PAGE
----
Renormalization group methods have a long history in quantum field theory and statistical physics. In the context of solid state physics they have been applied since the 1970s, initially mainly in impurity problems and critical phenomena. There RG schemes were used to sum the leading divergencies in perturbation theory and typically only a small number of coupling constants had to be considered. With the advent of high-temperature superconductivity new interest in non-Fermi liquid behavior in interacting Fermi systems arose, and renormalization group methods have proved valuable in the analysis of both the stability and also the instability of the Fermi liquid state. More recently it has been realized that the so-called functional renormalization group (fRG) is a source of new powerful computation tools for interacting Fermi systems, especially for low-dimensional systems with competing instabilities and entangled infrared singularities. Instead of renormalizing only a small number of coupling constants, the fRG captures in principle the complete vertex or correlation functions of the system, which leads to a much more flexible framework.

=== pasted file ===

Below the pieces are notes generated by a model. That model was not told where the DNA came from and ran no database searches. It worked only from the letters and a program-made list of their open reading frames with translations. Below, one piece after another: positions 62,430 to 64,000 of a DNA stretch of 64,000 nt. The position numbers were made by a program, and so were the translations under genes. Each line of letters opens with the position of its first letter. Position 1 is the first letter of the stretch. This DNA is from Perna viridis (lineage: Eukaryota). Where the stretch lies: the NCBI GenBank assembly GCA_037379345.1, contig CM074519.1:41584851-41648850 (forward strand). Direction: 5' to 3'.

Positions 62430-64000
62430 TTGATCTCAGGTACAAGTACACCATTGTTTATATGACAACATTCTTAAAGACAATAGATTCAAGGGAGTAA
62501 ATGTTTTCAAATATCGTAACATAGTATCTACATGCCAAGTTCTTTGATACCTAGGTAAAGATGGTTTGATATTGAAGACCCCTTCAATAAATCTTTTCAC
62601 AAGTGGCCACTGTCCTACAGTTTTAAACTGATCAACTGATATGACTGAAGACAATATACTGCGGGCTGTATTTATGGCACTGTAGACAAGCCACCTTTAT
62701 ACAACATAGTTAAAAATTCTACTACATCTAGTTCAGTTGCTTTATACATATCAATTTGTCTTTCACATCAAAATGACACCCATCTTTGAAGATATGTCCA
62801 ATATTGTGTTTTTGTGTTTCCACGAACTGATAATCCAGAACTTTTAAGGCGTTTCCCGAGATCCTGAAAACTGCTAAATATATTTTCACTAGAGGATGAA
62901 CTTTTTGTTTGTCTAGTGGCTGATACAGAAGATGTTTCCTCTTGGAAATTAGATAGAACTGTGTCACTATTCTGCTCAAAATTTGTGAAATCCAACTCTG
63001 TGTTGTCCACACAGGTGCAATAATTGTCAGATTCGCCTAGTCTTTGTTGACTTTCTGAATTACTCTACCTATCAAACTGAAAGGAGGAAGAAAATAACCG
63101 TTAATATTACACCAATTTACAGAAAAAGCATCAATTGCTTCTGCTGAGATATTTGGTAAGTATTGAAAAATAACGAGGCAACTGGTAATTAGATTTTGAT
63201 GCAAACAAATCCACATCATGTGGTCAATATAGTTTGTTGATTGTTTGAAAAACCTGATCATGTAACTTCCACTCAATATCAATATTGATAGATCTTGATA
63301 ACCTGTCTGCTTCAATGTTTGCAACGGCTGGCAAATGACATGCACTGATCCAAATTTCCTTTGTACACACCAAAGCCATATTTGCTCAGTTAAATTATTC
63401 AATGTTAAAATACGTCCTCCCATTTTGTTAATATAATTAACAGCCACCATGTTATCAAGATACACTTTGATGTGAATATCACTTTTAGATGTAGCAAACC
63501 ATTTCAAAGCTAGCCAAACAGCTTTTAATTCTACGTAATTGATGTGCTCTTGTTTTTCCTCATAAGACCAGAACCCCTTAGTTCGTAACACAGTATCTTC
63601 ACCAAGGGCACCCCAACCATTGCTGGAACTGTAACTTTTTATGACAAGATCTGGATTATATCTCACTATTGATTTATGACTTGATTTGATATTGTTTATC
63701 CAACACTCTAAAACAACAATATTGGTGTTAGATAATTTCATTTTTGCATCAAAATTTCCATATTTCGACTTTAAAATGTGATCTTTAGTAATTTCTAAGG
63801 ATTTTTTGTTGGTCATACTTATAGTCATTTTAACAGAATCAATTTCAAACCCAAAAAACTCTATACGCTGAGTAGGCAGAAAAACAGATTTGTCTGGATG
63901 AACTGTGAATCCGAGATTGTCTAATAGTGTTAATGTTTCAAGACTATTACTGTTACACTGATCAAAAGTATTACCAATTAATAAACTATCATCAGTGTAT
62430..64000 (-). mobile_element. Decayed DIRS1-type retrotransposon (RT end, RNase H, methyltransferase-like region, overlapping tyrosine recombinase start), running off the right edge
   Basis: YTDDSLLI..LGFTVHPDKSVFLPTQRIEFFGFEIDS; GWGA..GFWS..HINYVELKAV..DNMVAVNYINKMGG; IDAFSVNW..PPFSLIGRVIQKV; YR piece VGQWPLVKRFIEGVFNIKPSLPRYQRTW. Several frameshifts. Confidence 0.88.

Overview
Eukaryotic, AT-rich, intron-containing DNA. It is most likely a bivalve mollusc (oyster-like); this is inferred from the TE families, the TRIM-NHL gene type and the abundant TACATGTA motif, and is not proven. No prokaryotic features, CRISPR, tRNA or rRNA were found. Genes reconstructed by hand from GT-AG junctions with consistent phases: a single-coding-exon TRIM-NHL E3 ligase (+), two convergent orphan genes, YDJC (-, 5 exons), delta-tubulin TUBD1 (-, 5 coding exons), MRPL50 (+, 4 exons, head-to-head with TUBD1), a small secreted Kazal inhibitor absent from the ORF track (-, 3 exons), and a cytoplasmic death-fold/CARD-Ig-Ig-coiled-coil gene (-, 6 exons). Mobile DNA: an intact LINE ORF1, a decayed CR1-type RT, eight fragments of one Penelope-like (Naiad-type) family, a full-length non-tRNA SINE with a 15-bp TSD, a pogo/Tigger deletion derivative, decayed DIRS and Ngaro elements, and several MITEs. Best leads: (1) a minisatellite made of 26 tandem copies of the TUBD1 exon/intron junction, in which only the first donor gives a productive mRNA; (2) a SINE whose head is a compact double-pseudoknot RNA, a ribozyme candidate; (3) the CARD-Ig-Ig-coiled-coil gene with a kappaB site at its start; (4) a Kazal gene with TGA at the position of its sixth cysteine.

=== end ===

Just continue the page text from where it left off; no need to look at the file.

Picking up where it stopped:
At the heart of the fRG methods is an exact hierarchy of differential flow equations for the Green or vertex functions of the system, which is obtained by taking derivatives with respect to an energy scale Λ. Usually the scale parameter Λ is taken to be an infrared cutoff in momentum or frequency space, but other choices such as the temperature are possible as well. Approximations are then constructed by truncating the hierarchy and parametrizing the vertex functions with a manageable set of variables or functions. The truncation procedure is guided by small parameters and physical intuition.